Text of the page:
Packaging the Lambdas

Let us shift our focus back to our CDK infrastructure: we need to include the Lambdas we want to deploy. As shown highlighted in part 4 of the blog, the Lambdas are in mono-repo style. We are managing multiple Lambdas in one directory.

// Directory structure for part 5:
.
├── bin
│   └── part5.ts
├── cdk.json
├── lambdas
│   ├── package-lock.json
│   ├── package.json
│   ├── src
│   │   └── triggers
│   │       ├── rdsLambdaA.ts
│   │       ├── rdsLambdaB.ts
│   │       ├── rdsLambdaC.ts
│   │       └── vpcProcessing.ts
│   ├── tsconfig.json
│   └── yarn.lock
├── lib
│   ├── lambda-stack.ts
│   ├── rds-stack.ts
│   ├── s3-stack.ts
│   └── vpc-stack.ts
├── package-lock.json
├── package.json
├── tsconfig.json
└── yarn.lock

Before we can deploy our Lambda functions to the AWS cloud, we need to package them. In order to do so, run the following commands in your console.

cd lambdas && npm i && npm run build-ts && npm run package-cdk

The result of this is a new folder inside the Lambdas directory called ‘deployment’, which contains the production dependencies (node_modules) and the .js Lambdas needed for a successful deployment to AWS.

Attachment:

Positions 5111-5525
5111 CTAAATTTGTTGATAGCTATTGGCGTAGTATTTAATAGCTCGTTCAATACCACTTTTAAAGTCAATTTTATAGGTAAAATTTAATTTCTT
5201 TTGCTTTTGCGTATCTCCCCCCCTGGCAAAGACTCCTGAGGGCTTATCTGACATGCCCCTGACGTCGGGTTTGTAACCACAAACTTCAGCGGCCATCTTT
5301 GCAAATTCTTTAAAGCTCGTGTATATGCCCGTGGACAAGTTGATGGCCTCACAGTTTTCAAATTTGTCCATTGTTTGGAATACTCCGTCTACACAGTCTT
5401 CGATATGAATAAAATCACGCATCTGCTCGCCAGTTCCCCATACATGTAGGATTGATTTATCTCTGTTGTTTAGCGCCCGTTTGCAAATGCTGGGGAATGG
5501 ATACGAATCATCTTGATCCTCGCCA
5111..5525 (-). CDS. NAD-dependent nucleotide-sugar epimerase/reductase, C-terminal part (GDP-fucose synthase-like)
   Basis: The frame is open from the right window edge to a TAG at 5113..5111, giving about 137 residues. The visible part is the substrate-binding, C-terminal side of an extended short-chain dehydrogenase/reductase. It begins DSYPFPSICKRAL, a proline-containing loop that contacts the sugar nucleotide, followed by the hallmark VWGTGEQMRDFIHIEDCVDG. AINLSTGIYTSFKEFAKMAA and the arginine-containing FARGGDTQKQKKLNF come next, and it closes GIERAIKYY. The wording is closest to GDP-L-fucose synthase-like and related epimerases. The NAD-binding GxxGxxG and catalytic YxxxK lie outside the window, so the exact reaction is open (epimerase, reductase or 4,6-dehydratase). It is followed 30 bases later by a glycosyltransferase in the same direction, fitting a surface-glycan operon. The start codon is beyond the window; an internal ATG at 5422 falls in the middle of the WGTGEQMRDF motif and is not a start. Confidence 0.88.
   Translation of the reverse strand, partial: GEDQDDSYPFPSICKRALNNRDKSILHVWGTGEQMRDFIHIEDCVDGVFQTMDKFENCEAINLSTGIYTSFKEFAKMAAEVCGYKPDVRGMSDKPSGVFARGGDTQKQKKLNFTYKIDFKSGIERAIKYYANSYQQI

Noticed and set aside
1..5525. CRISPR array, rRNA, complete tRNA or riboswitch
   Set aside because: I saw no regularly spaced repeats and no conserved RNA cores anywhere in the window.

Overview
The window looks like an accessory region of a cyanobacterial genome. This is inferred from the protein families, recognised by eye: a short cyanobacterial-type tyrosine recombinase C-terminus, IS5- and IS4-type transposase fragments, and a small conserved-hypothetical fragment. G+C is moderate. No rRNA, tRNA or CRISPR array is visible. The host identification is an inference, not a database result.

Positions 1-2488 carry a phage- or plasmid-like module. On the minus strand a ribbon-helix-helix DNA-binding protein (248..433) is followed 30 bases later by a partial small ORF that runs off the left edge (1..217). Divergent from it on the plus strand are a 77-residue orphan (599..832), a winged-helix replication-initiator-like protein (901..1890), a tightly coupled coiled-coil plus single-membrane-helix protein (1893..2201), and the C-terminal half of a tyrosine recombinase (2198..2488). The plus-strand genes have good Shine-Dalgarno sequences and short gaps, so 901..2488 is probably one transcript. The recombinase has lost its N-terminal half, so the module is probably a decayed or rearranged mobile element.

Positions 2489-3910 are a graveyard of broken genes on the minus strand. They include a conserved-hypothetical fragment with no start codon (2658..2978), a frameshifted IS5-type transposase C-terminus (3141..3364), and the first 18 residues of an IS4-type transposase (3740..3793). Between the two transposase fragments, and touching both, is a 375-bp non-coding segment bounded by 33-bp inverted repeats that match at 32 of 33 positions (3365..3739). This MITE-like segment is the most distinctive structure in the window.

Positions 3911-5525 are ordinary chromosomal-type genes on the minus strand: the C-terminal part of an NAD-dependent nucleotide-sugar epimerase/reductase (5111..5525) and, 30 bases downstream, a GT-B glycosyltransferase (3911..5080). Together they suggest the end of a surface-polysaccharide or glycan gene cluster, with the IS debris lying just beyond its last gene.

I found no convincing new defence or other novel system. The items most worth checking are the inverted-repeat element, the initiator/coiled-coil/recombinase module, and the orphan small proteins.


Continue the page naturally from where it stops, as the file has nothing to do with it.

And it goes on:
Last but not least, let us check if our new setup actually compiles to an updated Cloudformation template. Run the following commands:

npm run build && cdk synth

The console output should log that the stack was synthesized successfully. At this point you could deploy your new stack.

Final build & deploy

We are all set up and ready to deploy our new CDK stack to our AWS cloud. In Part 1 we have already set up our credentials, so this time we can build and deploy by simply running the following commands:

npm run build && cdk synth

After successfully having synthesized the Cloudformation template, you can comfortably check what changed by running the command:

cdk diff --profile sample

Finally, we deploy the changes made to the AWS cloud by running the command

cdk deploy --profile sample

Upon signing in to AWS Cloudformation you should see the Lambda stack being created.

A finished application

There you go! In five steps you have created an elaborate Serverless application stack that you can manage professionally using CDK. If you enter the step functions service in the AWS console, you will get a nice visualisation of our state machine. For any workload you will find a detailed flow log of inputs, outputs, possible errors, and handy links to Cloudwatch for your logs.

We will finish off this blog series with our evaluation of the use of CDK for Serverless in our next blog.

Kevin van Ingen

Kevin has a background in software engineering, economics and information science. After working as a development freelancer and teacher he returned to apply a broad multidisciplinary perspective to development projects.

Maik Kingma

Maik is a full stack developer, with a focus on backend and the Java / Spring environment. He also has experience in DevOps and is currently aspiring to gather knowledge as a software developer / software architect in the AWS Cloud.

Post by Kevin van Ingen